Alaṅkāra-śāstra’s Debt to Early Indic Resistance Against Islam - 3

This article is part 3 of 5 in the series Alankara-shastra and Islam

Tenth Century CE

With the continuing decline of the Abbasid Caliphate, Arabs continued to hold only a small part of Sindh even after 300+ years since their first attack on Bhārata.[1] The empire and the army of the mighty Gurjara Pratiharas were continuously knocking on the borders of Sindh and only an incredulous lack of foresight seemed to have held them back from annihilating the Islamists in Sindh.[2] However, the beginning of the tenth century would see the commencement of the steady decline of the Gurjara Pratiharas and this would open the path to Bhārata again through the gap in Sindh. It was now only a matter of time before a strong Muslim warlord would exploit it.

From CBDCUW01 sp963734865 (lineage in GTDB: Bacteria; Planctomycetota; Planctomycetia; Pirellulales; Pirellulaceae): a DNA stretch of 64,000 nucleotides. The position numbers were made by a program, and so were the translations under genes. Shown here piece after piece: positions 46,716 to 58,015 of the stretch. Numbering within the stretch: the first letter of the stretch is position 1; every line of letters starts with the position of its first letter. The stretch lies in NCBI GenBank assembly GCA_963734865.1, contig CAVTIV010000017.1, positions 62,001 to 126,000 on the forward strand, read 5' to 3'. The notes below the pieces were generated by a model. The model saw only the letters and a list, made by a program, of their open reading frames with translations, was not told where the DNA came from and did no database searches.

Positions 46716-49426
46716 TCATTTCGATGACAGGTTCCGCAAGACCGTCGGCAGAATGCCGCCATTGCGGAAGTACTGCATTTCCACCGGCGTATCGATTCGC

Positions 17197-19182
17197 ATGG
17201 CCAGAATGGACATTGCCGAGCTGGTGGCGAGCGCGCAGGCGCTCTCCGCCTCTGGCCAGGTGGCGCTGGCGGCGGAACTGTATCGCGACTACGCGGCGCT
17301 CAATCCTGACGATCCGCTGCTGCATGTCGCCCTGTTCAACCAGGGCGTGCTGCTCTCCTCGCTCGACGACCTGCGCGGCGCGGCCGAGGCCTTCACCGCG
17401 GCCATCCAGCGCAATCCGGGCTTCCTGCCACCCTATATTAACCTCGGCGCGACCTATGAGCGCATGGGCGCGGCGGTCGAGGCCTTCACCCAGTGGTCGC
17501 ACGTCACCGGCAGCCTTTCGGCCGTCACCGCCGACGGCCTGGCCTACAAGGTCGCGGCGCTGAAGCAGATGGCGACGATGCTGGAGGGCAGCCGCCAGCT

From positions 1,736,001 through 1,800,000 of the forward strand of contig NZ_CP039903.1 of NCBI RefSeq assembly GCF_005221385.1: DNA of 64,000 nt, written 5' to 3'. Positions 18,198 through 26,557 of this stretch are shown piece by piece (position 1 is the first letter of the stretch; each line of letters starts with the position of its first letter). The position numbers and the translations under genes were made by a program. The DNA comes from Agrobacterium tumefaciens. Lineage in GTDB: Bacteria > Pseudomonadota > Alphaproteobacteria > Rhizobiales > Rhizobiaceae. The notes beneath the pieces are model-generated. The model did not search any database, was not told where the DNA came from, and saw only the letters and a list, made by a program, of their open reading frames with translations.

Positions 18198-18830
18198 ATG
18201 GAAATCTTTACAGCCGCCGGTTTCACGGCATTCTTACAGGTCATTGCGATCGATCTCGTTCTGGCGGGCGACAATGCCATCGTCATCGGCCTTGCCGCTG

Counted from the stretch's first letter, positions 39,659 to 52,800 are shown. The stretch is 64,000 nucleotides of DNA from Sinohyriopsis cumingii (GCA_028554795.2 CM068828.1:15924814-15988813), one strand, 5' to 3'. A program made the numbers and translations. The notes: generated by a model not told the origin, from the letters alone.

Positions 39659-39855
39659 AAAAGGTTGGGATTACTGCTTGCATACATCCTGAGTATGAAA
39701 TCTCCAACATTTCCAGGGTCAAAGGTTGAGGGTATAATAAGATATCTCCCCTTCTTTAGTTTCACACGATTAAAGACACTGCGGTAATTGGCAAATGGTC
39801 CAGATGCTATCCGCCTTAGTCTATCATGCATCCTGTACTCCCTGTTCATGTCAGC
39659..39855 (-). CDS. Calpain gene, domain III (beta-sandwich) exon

In these last few decades of the imperial rule of Gurjara Pratiharas, there lived a shining star of Indian Aesthetics, Rājaśekhara, who graced the courts of Emperor Mahendrapala-I and Emperor Mahipala. And so, he must have lived between the last half of the ninth century CE and the first half of the tenth century CE. He was an accomplished scholar and poet, with mastery over multiple dialects of Prakrit. Although he has composed multiple plays, he is best known for his encyclopaedic work Kāvya-mīmāṃsā, a work known to have contained eighteen adhikaraṇas or chapters. Unfortunately, only the first chapter called kavi-rahasya has come down to us. Yet, it provides us sufficient evidence to understand why Rājaśekhara influenced so many of his successors. To be fair, he did not advance Alaṅkāra-śāstra in any meaningful way. But, he provided perspectives and explored ideas that no one else even thought about.[3] And so, he remains dear to any student of Alaṅkāra-śāstra. Although he was a chronological successor of Ānandavardhana, we do not find any reference to either Dhvanyāloka or the concept of dhvani in the available segment of Kāvya-mīmāṃsā. However, it remains an unrivalled classic and inspired many aestheticians of the future like Hemacandra, Māṇikyacandra, Maṅkha, Bhoja, Mahimabhaṭṭa, Vāgbhaṭa, and Kṣemendra, among others.[4]